At its developer conference yesterday, Apple introduced a new feature that would allow it to compete with Google and Facebook in terms of online ubiquity. Just as most mainstream web services allow users to sign in using their Google or Facebook accounts, Apple introduced a feature called “Sign In with Apple.” Unlike the other two, Apple senior VP Craig Federighi promised that Apple’s version was privacy focused.
Google and Facebook’s options are in effect data-sharing agreements between them and the services that deploy their sign-in methods. In exchange for Google and Facebook handling complicated, high-stakes things like log-in security, Google and Facebook get privileged access and can see additional user activity across the web. The sites you use these sign-in methods on can also request access to data on your Google and Facebook profiles as well. It’s a mutually beneficial relationship that makes tracking, and ad-targeting, much easier.
Apple’s login system, on the other hand, pledges to only share a users name and email address with anyone who utilizes their sign-in option, and promises that it “will not track users’ activity in [a developer’s] app or website.” In addition, if you choose, Apple will mask your email address with a randomly generated forwarding address of its own. Masking a user’s real email address makes it more difficult to tie that user to other databases. It’s akin to calling from a burner phone.
It’s a compelling idea for a populace increasingly concerned about privacy and Big Data. The only problem is that Facebook and Google’s sign-in systems are compelling because they let independent developers hook into huge data sets, but Apple’s does the exact opposite. So, how do you get developers to use it? The answer is: you force them.
In an update to the company’s App Store review guidelines posted yesterday, Apple noted:
Sign In with Apple will be available for beta testing this summer. It will be required as an option for users in apps that support third-party sign-in when it is commercially available later this year.
Put differently: if you use Facebook or Google’s login methods, you also have to offer Apple’s. The service will also be available in web browsers, in addition to iOS apps.
Whether this is good or bad depends on your priorities. If you care about privacy, this is pretty cool. You no longer have to grant access to the accounts that govern much of your digital life to snooping developers or data-reliant giants. And you’re guaranteed to have that option because Apple demands it.
At the same time, well, Apple is demanding it. It’s using its walled garden to force developers to adopt this first-party login method, essentially letting Apple take the place of Google or Facebook as an administrator of your data. The primary advantage of Apple’s login system right now is not that it makes Apple much stronger; it makes Apple’s competitors weaker, by depriving them of crucial user data.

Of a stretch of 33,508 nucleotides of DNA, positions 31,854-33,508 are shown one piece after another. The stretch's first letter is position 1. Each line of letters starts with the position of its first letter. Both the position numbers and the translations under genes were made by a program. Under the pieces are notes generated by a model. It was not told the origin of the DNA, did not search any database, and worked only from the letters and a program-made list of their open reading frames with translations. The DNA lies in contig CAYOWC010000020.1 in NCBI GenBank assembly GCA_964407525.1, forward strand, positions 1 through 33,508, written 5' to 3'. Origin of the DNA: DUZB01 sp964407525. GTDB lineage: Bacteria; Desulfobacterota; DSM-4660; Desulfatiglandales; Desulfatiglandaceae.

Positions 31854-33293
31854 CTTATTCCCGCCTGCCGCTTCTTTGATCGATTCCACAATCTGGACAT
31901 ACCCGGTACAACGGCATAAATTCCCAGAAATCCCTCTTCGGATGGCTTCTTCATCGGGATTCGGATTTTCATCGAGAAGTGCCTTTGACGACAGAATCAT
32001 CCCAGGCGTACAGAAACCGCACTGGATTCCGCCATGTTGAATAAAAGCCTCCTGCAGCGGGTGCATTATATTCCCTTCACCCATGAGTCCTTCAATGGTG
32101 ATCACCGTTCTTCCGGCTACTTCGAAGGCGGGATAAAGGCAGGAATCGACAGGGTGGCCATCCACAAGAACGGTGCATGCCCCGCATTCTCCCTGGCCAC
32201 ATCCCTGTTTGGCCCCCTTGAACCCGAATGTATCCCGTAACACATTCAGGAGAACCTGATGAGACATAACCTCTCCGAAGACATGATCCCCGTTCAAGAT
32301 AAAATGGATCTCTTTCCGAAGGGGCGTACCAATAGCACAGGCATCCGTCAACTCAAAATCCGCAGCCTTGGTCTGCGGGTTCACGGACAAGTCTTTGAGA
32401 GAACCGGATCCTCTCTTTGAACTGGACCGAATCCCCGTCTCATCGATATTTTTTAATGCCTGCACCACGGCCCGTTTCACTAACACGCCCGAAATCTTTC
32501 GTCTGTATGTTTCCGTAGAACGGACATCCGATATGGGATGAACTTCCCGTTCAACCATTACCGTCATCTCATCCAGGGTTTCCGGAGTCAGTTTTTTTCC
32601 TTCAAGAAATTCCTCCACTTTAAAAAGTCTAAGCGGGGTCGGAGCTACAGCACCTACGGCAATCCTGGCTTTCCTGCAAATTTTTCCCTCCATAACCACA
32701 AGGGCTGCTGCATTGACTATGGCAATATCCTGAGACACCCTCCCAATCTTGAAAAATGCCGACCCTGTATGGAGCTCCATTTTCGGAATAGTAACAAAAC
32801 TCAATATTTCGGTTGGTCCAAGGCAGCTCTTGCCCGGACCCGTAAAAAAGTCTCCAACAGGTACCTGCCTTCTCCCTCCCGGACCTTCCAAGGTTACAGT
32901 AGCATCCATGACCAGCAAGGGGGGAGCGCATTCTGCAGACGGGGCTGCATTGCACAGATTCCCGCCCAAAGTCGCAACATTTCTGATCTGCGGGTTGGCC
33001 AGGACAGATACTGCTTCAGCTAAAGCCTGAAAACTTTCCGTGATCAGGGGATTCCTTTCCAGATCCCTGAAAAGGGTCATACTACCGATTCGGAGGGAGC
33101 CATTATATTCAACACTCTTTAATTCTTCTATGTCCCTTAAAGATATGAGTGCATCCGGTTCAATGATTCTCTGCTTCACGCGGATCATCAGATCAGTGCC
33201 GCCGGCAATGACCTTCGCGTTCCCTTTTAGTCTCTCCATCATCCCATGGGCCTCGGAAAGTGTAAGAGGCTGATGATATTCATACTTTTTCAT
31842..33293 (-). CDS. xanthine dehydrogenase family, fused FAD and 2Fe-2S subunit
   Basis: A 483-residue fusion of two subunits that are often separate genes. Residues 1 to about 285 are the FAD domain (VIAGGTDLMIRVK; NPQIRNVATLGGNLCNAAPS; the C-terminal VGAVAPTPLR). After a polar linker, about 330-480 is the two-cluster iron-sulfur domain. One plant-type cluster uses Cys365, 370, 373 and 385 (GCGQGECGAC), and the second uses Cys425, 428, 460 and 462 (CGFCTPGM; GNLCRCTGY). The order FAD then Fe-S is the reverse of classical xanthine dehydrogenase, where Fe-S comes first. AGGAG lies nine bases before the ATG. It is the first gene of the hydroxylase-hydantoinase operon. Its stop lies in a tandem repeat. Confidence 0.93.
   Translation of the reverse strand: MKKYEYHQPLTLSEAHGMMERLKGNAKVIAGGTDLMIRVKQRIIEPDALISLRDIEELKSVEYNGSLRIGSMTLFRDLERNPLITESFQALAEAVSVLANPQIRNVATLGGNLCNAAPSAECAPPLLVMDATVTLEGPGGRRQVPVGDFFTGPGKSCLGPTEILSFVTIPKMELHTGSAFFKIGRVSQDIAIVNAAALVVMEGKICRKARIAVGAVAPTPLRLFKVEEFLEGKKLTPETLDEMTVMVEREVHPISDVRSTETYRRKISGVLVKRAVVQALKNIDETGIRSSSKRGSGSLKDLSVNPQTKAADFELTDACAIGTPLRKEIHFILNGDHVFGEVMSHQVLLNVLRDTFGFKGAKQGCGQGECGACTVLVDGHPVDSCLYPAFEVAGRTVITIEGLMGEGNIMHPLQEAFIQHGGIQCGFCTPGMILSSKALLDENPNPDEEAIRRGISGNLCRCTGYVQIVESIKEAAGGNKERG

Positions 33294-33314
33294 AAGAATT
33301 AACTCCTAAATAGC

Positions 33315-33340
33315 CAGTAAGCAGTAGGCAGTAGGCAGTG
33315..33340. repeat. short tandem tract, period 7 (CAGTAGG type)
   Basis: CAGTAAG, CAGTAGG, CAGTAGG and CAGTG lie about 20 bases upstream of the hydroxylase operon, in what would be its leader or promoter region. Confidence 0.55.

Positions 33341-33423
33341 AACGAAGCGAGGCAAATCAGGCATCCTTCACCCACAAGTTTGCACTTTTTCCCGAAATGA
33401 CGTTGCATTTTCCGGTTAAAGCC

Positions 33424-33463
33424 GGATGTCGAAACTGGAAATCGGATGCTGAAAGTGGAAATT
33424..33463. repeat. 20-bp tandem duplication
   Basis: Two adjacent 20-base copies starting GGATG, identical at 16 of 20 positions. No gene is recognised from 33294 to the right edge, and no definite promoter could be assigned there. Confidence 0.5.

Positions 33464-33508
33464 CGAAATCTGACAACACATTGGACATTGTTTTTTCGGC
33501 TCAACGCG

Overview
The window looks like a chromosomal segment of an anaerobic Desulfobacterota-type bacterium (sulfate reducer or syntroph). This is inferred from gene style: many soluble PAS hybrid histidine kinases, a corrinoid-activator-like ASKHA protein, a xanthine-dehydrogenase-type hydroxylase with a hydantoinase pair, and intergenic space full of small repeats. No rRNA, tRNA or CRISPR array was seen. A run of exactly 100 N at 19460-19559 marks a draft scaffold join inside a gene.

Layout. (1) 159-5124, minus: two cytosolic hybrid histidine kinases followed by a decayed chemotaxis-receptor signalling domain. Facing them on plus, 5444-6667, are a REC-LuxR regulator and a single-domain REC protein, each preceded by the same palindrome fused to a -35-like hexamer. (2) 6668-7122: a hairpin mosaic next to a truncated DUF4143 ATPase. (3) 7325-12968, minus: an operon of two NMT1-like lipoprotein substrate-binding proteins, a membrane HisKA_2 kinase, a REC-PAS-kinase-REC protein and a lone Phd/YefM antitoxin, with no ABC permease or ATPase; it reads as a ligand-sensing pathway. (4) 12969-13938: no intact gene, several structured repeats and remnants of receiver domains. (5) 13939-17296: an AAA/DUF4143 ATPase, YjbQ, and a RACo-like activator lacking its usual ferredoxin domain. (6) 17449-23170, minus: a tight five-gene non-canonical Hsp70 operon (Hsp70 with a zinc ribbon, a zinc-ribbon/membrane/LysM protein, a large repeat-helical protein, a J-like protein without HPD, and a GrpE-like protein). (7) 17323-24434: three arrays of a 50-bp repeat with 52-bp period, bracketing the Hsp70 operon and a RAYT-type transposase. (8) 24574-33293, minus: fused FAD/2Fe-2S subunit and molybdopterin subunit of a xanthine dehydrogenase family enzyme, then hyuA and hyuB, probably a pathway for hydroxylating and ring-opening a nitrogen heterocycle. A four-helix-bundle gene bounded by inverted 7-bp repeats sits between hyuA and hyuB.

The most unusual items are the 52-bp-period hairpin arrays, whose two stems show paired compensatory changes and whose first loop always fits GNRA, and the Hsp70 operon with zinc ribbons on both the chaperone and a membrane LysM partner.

This “If Google/Facebook, then Apple” policy weakens Google and Facebook’s ability to harvest data. That’s good! But Apple is able to do this by leveraging its enormous platform with hundreds of millions of users and forcing developers to use Apple’s own tools. That’s bad. As is often the case with these sorts of Big Tech issues, the benefit to individual users is obvious while the broader implications point to a increasing concentration of power. Even without harvesting data like Facebook and Google, Apple becoming the de facto provider of foundational services for countless other websites and companies is powerful and lucrative place to be.
It’s difficult to game out exactly what this will lead to in the future but it gives Apple a lot of potential avenues. It makes it even harder for developers to abandon Apple’s storefront. Maybe Apple starts charging developers for the ability to use its sign-in services, or maybe the company does an about face and decides it will start collecting more types of user data for monetization. Apple isn’t in dire straits financially, so these are all far-fetched ideas, but at the same time, altruism is not Apple’s primary guiding principle. The company scaling up another large platform that it demands developers proliferate and which it could easily leverage later on should be eyed with some skepticism.
At the same time Apple was holding its keynote yesterday, Reuters reported that the Justice Department is looking at Apple in regard to anti-competitive practices. Facebook, Google, and Amazon are also reportedly under federal scrutiny.
Last year, Apple’s Tim Cook publicly endorsed Congress enacting federal privacy regulations akin to Europe’s GDPR — regulations that would burden Google and Facebook much more than they would be a burden to Apple, which is not in the data-harvesting business. In the meantime, Apple is taking matters into its own hands.